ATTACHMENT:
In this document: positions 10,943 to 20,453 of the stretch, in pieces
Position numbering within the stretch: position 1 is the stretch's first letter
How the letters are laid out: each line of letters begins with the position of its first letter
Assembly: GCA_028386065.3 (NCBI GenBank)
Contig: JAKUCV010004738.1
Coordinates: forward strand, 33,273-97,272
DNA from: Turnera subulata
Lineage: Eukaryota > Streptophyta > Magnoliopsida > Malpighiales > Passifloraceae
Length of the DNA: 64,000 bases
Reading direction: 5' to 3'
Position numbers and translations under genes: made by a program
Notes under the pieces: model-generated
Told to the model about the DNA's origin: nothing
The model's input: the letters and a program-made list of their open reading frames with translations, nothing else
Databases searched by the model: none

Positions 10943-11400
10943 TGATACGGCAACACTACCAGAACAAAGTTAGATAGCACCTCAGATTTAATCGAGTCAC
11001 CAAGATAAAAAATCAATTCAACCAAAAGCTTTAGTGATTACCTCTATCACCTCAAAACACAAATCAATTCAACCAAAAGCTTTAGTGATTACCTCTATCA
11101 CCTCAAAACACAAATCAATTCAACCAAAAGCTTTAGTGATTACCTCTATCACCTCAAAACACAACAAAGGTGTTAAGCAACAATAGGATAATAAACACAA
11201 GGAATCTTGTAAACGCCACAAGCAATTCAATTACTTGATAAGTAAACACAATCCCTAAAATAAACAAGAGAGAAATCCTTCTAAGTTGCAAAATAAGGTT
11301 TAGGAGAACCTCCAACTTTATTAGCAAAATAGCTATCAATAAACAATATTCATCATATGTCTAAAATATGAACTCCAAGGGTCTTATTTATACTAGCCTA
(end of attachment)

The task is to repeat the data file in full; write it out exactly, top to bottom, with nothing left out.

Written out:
In this document: positions 10,943 to 20,453 of the stretch, in pieces
Position numbering within the stretch: position 1 is the stretch's first letter
How the letters are laid out: each line of letters begins with the position of its first letter
Assembly: GCA_028386065.3 (NCBI GenBank)
Contig: JAKUCV010004738.1
Coordinates: forward strand, 33,273-97,272
DNA from: Turnera subulata
Lineage: Eukaryota > Streptophyta > Magnoliopsida > Malpighiales > Passifloraceae
Length of the DNA: 64,000 bases
Reading direction: 5' to 3'
Position numbers and translations under genes: made by a program
Notes under the pieces: model-generated
Told to the model about the DNA's origin: nothing
The model's input: the letters and a program-made list of their open reading frames with translations, nothing else
Databases searched by the model: none

Positions 10943-11400
10943 TGATACGGCAACACTACCAGAACAAAGTTAGATAGCACCTCAGATTTAATCGAGTCAC
11001 CAAGATAAAAAATCAATTCAACCAAAAGCTTTAGTGATTACCTCTATCACCTCAAAACACAAATCAATTCAACCAAAAGCTTTAGTGATTACCTCTATCA
11101 CCTCAAAACACAAATCAATTCAACCAAAAGCTTTAGTGATTACCTCTATCACCTCAAAACACAACAAAGGTGTTAAGCAACAATAGGATAATAAACACAA
11201 GGAATCTTGTAAACGCCACAAGCAATTCAATTACTTGATAAGTAAACACAATCCCTAAAATAAACAAGAGAGAAATCCTTCTAAGTTGCAAAATAAGGTT
11301 TAGGAGAACCTCCAACTTTATTAGCAAAATAGCTATCAATAAACAATATTCATCATATGTCTAAAATATGAACTCCAAGGGTCTTATTTATACTAGCCTA